The Microsoft JDBC Driver for SQL Server uses SQL Server row locks. These implement concurrency control among multiple users who are performing modifications in a database at the same time. By default, transactions and locks are managed on a per-connection basis. For example, if an application opens two JDBC connections, locks that are acquired by one connection cannot be shared with the other connection. Neither connection can acquire locks that would conflict with locks held by the other connection.
If row locking is used, all rows in the fetch buffer are locked, so a very large setting for the fetch size can affect concurrency.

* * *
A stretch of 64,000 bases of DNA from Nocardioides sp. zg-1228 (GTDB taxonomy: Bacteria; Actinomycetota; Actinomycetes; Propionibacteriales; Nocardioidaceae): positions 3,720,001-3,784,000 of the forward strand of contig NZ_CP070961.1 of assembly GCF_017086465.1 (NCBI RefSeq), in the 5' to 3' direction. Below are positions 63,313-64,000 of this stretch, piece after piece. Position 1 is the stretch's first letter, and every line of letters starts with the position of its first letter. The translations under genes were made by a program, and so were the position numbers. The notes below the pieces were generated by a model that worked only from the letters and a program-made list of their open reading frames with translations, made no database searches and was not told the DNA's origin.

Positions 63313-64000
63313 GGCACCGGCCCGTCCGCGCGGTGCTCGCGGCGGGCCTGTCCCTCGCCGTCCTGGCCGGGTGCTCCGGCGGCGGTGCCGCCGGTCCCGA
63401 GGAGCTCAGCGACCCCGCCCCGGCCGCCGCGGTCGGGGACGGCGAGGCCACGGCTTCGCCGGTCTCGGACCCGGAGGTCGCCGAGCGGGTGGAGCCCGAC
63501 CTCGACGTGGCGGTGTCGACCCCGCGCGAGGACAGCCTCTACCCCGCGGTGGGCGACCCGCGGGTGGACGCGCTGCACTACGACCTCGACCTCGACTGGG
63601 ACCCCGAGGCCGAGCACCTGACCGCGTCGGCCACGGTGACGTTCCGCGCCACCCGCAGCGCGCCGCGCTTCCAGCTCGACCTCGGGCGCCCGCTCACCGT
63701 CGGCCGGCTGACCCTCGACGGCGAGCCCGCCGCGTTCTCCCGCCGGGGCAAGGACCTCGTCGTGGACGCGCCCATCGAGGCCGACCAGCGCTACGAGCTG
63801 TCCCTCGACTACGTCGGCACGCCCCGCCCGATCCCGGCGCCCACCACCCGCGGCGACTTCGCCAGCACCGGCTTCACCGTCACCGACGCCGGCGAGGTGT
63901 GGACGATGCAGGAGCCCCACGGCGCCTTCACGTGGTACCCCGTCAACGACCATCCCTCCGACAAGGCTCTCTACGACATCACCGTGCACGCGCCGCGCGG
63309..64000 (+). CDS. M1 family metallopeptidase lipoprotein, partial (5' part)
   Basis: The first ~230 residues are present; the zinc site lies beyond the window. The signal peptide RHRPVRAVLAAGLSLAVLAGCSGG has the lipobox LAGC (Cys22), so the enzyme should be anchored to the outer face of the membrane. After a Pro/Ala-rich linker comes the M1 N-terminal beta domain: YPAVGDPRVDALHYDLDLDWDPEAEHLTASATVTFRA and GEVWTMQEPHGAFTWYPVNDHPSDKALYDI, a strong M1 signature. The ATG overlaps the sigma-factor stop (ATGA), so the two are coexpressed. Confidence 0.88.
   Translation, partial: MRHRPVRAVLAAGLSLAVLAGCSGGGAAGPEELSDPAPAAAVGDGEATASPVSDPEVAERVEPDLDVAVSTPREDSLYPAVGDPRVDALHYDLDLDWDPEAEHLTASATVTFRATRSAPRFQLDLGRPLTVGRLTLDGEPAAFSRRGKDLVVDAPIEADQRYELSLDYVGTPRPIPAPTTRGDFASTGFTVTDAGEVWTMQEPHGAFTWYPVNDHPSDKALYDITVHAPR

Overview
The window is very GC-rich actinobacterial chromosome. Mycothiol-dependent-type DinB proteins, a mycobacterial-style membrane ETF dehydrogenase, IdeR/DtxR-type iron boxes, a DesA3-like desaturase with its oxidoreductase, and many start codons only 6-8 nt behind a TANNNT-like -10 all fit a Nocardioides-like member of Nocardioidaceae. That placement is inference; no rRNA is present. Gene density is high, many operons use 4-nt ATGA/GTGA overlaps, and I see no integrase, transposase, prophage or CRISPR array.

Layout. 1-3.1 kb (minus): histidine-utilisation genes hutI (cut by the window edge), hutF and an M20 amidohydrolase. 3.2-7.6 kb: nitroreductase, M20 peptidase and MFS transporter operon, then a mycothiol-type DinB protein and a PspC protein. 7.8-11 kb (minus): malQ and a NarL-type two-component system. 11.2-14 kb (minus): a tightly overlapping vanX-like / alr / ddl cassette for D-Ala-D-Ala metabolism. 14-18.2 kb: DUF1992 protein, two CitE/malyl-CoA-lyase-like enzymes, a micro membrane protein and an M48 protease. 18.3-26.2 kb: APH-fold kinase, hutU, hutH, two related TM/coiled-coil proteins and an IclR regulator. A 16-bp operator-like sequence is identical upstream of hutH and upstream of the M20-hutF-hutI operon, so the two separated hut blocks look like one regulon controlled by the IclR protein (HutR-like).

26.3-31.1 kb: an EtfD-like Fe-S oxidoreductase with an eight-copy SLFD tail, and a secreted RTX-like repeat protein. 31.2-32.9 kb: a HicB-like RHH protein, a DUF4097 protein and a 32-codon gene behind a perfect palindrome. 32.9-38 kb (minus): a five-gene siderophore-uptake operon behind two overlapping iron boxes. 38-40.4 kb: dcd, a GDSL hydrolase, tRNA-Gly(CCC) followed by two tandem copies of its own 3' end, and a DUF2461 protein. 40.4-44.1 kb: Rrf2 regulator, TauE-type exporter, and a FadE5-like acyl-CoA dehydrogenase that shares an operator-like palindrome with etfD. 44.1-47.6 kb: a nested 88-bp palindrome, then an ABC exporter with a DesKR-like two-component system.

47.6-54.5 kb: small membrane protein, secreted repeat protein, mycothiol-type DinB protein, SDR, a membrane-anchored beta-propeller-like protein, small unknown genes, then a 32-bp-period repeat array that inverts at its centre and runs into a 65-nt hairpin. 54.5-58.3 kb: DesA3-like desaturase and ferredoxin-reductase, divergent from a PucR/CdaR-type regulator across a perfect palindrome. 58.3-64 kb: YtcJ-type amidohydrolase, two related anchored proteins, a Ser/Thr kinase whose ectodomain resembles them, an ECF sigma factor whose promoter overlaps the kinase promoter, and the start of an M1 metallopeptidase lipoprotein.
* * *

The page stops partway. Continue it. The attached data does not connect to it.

Locking is used to assure transactional integrity and database consistency. Locking prevents users from reading data that is being changed by other users, and prevents multiple users from changing the same data at the same time. If locking is not used, data within the database might become logically incorrect, and queries run against that data might produce unexpected results.
For more information about row locking in SQL Server, see "Locking in the Database Engine" in SQL Server Books Online.